First-time director Nick Robertson teams with screenwriter Evan Randall Green (A Night of Horror Volume 1 ) introduce an ominous tale of wild dogs running free, returning to their wolf pack mentality and killing for sport rather than food. Australian horror cinema usually falls into the ozploitation category, or at least a movie with a more deadly species on the rugged continent, than just dogs, and not many of them, maybe five, a weak entry into the horror genre. It reminded this reviewer of the killer dingo drama movie with Meryl Streep called A Cry in the Dark (1988) based off a real story of Lindy Chamberlain, and how the dingos (not dogs) killed her baby. Nevertheless, these doggies enjoy killing sheep for the opening sequence of the movie and nothing, adding that the film intends to scare the younger audience of pre-teens and those with cynophobia.
The Wilson family financially strapped, under duress and tension filled household struggles to make a living on a remote Australian sheep farm and adding insult to injury their flock keeps dying off due to animal attacks. Headed by father who knows all, and best is Adam (Jack Campbell (Gabriel )), a man who would rather eat a bark then converse with anyone who disagrees with him, or his actions, his wife Carla (Anna Lise Phillips (Inhuman Resources )) has set up a veterinary clinic in an attempt to fend off the bank, but the remoteness of the location prevents any true financial success. As for the children there are two, an eighteen year old selfish and bratty Sophie (Katie Moore) with a woe is me mentality and then the carefree son, Henry (Hamish Phillips), who strangely collects bullets and hides in a weirdly designed sheep shoot as his sanctuary to play with his boy toys. Then enters a sleazy banker seeking to evict the family with a buyout plan, but the entire scene never really proceeds anywhere, a muddled mess, it serves as a reminder of the steadfast mannerism of Adam and to transport the film to the next scene. The banker as everyone already knows, without reading it or viewing the movie becomes a doggy snack after making a pit stop on the way back to civilization, from here the mutts decide human is better than sheep. Strangely enough, the pack makes way to Wilson’s farmhouse located in the center of the property. It does take a lengthy portion of the movie to set everything into motion and have the pooches swarm carefully to attack the household, the gunfire scares them temporarily, meaning either they encounter sound beforehand or perhaps they’re rabid. The breadwinner father finds himself trapped outside and Carla gives a stunning performance of a proud mama defending her babies, in a crawl around in the darkness with a butcher knife trap and kills the patrolling dog in the house. Herein screenwriter Green forgets a key element in his job description write what you know, and research the rest, regarding the unnatural senses the dog in the house never uses to find its prey. While dog breeds vary along with their abilities, they share three things with humans, smell, sight, hearing and then a bonus one for the dogs only, can feel energy (i.e., emotions), such as panic and fear, however, this dog seems very immune to those abilities. Actually, very little happens in the house and starts to become exciting out on the grounds at night, aside from Adam, the rest of the character struggles for equal footing, Carla strives forward, but cautiously it lingers on dullness. Although, using her veterinarian experience she theorizes the dogs might be aggressive through inbreeding though nothing suggests any of it, no examination, or autopsy, just a random thought. Thanks! As the family finds itself split up and Henry recovering all the bullets he stole for his father to practicing his shooting skills on the dogs, at an alarming well efficient pace. The savage intensity of the beasts versus man never equally measures up to a worthwhile terrorizing tension for the viewers, simply a run of the mill home-invasion flick. In fact, by the conclusion of the movie, the family hugs in the front yard and their cute dog comes out of hiding with the tail wagging, seeking attention. Never does the family dog defend his family, assisting the master, protecting the children, none of it occurs. What the film needed was another key individual another farmer, tracking the terror, showing the path of killing to leading to the Wilson farm hence suspense, or a maniac raising them as torture device and unleashing them.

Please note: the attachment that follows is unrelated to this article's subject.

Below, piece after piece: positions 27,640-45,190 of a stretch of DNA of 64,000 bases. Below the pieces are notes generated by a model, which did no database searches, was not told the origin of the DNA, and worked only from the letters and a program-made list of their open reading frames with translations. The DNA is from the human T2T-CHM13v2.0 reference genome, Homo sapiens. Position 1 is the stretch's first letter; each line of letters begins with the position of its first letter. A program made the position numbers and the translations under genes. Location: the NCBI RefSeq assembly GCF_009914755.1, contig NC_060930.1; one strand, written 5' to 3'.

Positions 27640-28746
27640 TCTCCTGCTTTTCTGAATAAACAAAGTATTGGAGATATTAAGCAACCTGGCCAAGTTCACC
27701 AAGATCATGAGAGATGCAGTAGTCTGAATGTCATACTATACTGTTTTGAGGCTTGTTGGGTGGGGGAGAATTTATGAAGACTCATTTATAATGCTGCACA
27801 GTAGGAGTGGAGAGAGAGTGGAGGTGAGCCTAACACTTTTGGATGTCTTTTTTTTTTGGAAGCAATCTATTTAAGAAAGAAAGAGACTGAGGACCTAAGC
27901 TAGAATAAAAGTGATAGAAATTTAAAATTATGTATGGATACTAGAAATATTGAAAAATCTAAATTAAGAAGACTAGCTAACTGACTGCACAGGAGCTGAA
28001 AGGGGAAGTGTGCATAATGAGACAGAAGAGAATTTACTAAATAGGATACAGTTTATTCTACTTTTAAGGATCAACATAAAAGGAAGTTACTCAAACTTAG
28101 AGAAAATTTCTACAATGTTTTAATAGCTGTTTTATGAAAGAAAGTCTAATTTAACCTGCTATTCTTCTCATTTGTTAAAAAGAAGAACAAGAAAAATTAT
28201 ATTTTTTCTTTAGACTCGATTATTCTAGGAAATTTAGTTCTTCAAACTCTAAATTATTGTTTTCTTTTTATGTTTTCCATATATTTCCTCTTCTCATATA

Robertson clearly showed and understanding for production and made show all the “I’s” got dotted and the “T’s” crossed, but it lacks substance, the images present nicely, but a horror movie needs more than niceties, it requires terror, suspense and some blood shedding. The actors fulfilled their duties and roles, but none of that develops beyond the scope of their roles, never having the audience to care or strive for them to succeed in survival. As for the few dog attacks on humans, distant shots, nothing truly up close, and that means likely well trained animal control and not access or thought of digital effects.
Simply stated, The Pack doesn’t have the teeth for the genre, no insensitivity to carry out proper killing so many attempts and few kills, and viewers need emotions to want them to care about the victims. Herein no caring, it all misses the mark completely, early on the plight of existence for the family, had us caring by the end, wanted the black screen of credits to roll.
- Straw Dogs meets The Grey
- You can’t outrun them. You can’t hide from them.
- No bark. All bite.
- Sit, roll over, play dead.
- Born to hunt. Driven to kill.
- A horror that’s all around: man’s best friend.
- Will they make it out alive? Or will they fall victim to…THE PACK .
IMDb Rating: 5.0/10
Baron’s Rating: 4.5/10